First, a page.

[LMB] OT: measurements was pizza dough
martinsgill at gmail.com
Tue May 29 19:04:43 BST 2007
> Peter H. Granzeau wrote:
> Switching from one system to another is *hard* (says she who, after 7
> years in the USA, still doesn't have a feel for Fahrenheit, and can't
> spell the word either). France changed its currency in the late 50s,
> where one "old" franc became one hundredth of the "new" franc. In 2000,
> as France was gearing to switch to the Euro, most people over the age of
> 50 still counted using the old system (especially amounts over 1000).
Despite how comfortable you might or might not be with a specific set
of units, the simple truth is that the imperial system puts anyone
that uses if at a disadvantage internationally. Didn't someone lose a
space probe recently because they failed to convert metric/imperial
Of course, that won't bother you if you never leave home, but if
you've not grown up with the metric system and are comfortable with
it, how will you know if you are being conned the first time you need
to use it?
Of the industrialised nations only the US still uses imperial. Much as
many in the UK like to think we are still imperial it's simply not
true. All schooling is done in metric (only PE measures our weight in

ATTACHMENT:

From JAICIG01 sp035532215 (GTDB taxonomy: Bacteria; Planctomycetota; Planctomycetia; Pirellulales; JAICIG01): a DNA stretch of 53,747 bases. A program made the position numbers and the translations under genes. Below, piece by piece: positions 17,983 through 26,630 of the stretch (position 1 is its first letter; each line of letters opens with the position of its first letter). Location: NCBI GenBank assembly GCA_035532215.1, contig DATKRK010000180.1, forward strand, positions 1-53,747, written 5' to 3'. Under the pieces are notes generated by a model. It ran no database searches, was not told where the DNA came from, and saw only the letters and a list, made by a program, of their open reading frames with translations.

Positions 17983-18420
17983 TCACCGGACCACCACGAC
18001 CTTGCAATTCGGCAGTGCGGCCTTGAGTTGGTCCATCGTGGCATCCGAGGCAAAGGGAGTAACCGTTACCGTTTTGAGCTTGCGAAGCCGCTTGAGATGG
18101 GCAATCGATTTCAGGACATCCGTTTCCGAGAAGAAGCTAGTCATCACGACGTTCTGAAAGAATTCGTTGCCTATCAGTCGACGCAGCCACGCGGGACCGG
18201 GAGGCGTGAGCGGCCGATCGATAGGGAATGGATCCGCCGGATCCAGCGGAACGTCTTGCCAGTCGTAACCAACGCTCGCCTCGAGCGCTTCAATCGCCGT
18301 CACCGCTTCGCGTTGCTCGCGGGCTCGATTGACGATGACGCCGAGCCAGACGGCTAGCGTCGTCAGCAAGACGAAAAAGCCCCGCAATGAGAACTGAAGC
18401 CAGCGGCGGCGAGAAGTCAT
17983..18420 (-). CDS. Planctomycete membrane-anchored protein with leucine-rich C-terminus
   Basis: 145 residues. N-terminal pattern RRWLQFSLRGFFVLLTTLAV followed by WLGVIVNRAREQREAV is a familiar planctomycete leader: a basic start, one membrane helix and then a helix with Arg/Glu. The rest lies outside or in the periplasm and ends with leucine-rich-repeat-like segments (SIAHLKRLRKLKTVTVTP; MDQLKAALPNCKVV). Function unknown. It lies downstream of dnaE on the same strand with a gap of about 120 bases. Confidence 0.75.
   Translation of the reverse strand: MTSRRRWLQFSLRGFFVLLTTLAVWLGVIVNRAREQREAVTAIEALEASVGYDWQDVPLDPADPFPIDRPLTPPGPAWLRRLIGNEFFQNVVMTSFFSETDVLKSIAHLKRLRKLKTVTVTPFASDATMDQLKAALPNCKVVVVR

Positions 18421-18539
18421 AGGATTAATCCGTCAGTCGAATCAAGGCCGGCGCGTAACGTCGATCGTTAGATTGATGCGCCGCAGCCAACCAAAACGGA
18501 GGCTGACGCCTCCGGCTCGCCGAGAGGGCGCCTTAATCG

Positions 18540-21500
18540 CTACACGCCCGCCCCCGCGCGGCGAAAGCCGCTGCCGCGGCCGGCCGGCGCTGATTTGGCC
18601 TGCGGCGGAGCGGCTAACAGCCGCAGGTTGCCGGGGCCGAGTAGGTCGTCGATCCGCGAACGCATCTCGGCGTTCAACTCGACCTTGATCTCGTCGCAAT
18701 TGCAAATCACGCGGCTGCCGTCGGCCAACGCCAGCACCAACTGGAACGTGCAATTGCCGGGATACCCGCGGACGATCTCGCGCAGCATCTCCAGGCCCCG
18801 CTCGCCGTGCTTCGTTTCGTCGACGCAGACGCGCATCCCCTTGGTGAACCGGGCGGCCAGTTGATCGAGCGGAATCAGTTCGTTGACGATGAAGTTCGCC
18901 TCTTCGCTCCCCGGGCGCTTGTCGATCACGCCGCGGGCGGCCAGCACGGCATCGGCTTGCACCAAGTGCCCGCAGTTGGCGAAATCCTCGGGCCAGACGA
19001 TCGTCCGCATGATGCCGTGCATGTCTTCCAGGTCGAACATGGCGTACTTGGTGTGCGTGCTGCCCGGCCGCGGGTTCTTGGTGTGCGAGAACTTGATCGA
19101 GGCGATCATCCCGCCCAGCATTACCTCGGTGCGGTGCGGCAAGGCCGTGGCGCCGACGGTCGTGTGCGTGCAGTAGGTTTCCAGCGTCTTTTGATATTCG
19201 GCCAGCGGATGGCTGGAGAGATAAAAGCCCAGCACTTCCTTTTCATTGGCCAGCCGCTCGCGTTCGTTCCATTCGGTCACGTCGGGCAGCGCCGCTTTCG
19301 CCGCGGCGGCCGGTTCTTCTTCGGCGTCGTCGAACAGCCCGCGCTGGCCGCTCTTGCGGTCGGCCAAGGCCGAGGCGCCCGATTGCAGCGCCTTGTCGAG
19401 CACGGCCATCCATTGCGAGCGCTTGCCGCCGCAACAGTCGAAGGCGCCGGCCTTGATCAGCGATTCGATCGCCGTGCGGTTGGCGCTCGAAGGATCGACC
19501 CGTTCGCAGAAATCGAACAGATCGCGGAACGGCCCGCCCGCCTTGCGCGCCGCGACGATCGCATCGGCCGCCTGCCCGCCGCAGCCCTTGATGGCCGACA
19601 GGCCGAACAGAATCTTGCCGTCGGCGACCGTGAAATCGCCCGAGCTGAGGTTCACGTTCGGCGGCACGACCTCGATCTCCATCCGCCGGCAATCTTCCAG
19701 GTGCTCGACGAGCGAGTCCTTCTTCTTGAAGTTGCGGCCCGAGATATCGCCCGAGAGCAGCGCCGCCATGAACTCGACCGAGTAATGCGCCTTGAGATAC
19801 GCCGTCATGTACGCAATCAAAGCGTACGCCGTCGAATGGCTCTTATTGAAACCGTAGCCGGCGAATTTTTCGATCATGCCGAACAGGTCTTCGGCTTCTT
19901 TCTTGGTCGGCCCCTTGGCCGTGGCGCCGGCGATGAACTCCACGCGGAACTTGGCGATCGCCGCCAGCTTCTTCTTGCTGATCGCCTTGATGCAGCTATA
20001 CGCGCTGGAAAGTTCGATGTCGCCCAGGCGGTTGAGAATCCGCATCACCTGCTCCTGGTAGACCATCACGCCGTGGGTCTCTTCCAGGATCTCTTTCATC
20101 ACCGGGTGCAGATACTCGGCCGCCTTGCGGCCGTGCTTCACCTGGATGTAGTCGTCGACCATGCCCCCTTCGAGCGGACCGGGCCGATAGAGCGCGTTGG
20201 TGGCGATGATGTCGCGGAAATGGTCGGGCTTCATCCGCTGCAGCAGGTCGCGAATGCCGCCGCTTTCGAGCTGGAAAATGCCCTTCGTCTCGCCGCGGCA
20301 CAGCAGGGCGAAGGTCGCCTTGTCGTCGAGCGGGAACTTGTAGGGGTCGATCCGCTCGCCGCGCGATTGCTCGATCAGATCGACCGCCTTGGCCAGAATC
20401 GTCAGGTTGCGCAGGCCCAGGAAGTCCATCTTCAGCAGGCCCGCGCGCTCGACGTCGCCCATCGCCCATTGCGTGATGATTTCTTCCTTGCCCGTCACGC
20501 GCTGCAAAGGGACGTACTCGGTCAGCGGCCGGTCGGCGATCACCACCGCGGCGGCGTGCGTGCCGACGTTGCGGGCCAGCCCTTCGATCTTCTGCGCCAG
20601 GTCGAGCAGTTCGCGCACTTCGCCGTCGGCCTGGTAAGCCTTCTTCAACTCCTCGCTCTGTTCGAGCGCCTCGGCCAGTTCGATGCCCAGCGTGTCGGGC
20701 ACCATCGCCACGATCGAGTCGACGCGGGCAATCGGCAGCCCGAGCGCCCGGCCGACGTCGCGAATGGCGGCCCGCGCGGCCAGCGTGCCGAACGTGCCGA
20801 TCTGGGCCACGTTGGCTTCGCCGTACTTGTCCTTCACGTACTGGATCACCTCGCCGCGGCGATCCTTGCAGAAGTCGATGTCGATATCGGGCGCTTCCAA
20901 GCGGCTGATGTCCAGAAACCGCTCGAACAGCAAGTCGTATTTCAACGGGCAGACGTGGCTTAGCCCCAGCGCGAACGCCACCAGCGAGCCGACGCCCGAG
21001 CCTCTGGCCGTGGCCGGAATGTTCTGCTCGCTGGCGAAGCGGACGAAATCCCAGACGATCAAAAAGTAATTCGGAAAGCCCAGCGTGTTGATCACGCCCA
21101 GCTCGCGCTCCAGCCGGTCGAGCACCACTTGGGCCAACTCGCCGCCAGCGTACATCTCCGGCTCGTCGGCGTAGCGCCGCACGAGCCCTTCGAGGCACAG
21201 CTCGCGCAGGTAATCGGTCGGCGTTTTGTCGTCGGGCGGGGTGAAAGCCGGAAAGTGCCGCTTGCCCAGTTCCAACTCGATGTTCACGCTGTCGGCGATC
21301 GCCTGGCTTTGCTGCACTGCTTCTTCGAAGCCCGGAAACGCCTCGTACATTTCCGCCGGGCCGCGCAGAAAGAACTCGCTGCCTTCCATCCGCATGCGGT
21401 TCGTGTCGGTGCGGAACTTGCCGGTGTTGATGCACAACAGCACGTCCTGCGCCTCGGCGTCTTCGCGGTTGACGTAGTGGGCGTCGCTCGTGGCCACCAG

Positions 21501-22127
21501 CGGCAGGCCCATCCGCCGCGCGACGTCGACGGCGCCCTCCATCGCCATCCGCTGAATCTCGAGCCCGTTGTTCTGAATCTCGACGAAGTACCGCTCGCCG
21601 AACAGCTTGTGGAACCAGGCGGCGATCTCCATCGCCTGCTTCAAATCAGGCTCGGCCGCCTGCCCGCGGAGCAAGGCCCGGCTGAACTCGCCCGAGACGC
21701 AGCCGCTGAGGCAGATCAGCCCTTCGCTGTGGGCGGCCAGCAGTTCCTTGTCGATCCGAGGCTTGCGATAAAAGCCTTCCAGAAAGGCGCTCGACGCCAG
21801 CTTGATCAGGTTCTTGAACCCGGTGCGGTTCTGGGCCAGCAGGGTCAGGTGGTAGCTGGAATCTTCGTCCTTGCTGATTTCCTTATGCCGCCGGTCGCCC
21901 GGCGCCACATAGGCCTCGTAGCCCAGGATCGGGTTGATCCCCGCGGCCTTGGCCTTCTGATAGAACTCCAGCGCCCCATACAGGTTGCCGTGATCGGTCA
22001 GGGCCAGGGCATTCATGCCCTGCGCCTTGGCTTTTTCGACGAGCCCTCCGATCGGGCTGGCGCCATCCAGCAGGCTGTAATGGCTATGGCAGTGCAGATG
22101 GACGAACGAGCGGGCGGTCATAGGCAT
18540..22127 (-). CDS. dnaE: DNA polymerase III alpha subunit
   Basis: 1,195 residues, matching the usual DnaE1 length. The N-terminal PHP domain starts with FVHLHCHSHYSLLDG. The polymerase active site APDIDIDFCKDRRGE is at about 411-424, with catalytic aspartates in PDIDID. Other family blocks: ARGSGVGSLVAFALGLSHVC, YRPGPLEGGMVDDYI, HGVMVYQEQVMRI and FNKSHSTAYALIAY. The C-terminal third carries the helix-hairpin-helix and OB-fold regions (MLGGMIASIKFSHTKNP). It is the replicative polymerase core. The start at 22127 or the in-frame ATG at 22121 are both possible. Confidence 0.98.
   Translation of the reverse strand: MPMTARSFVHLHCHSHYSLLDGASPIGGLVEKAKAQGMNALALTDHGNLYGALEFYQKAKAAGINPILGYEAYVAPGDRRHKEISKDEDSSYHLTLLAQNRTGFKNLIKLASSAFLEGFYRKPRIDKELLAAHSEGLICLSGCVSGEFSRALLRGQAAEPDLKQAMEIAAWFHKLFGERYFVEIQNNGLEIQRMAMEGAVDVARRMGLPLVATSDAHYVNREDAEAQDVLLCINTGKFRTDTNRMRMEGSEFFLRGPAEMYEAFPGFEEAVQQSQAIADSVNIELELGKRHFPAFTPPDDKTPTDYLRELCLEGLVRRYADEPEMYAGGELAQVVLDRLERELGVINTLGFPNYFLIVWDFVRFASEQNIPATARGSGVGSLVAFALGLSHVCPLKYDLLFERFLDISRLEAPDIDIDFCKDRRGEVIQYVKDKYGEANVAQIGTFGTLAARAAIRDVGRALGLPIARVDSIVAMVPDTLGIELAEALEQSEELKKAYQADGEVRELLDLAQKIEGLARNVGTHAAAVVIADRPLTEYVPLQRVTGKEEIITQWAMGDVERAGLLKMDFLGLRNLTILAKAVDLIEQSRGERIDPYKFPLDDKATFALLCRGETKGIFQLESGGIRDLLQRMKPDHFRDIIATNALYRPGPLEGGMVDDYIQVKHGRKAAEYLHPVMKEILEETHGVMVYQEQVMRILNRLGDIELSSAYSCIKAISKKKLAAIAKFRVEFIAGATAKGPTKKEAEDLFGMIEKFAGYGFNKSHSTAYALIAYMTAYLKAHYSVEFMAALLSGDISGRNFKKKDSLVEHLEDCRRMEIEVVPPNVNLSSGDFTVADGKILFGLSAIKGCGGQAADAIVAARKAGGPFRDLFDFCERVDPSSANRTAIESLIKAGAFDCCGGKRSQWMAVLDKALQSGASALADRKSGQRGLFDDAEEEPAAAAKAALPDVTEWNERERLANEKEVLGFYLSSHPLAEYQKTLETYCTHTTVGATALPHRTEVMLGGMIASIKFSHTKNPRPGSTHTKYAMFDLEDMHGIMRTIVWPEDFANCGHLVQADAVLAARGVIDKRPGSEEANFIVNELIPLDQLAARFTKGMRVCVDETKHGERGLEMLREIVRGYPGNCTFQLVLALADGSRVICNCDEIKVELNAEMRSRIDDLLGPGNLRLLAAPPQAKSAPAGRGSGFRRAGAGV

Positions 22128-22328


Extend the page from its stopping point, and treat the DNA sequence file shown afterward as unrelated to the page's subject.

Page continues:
stone, and I think that was more a feature of the scales being 100
years old than deliberate policy). Everything is measured, sized,
designed and built in metric. The only time I have to resort to metric
is when I drive or order a pint. Only in "common usage" are imperial
measures still used and on road signs (although that's strange as
well, I've often enough come across a road sign that says 10m to some
turning sitting next to a 30mph speed limit sign).
While we still serve drinks in pubs in pints, most people wouldn't
notice if the pint suddenly became a half litre over night. Given the
stupid pint glass design, I've usually spilt that extra 25ml before I
reach my table. Measures for shots (whiskey and the like) are already
metric, 10ml and 25ml. No one seems to mind, they still order a single
or a double regardless. I fully expect that by the time I drop dead
people will be ordering a "pint" and getting a half litre. It works in
other countries; my German grand-mother still orders meat over the
counter by the pound (pfund) which has legally been defined at 500g.
In a world of 6.4 milliard people (6.4 giga-people?) , the 0.3
milliard that aren't metric aren't really numerically significant.
We can't even agree on what constitutes a billion. giga-people despite
sounding a bit pretentious, is much more reliable. US billion is 1000
million (or a milliard), the UK is mostly confused over it, officially
a billion in the UK is still a million million, although slowly
falling in line with the US, as a result of US TV shows. In most
european countries a billion is still a million million.
"Tantum religio potuit suadere malorum."
- Titus Lucretius Carus (Roman Poet), De Rerum Natura
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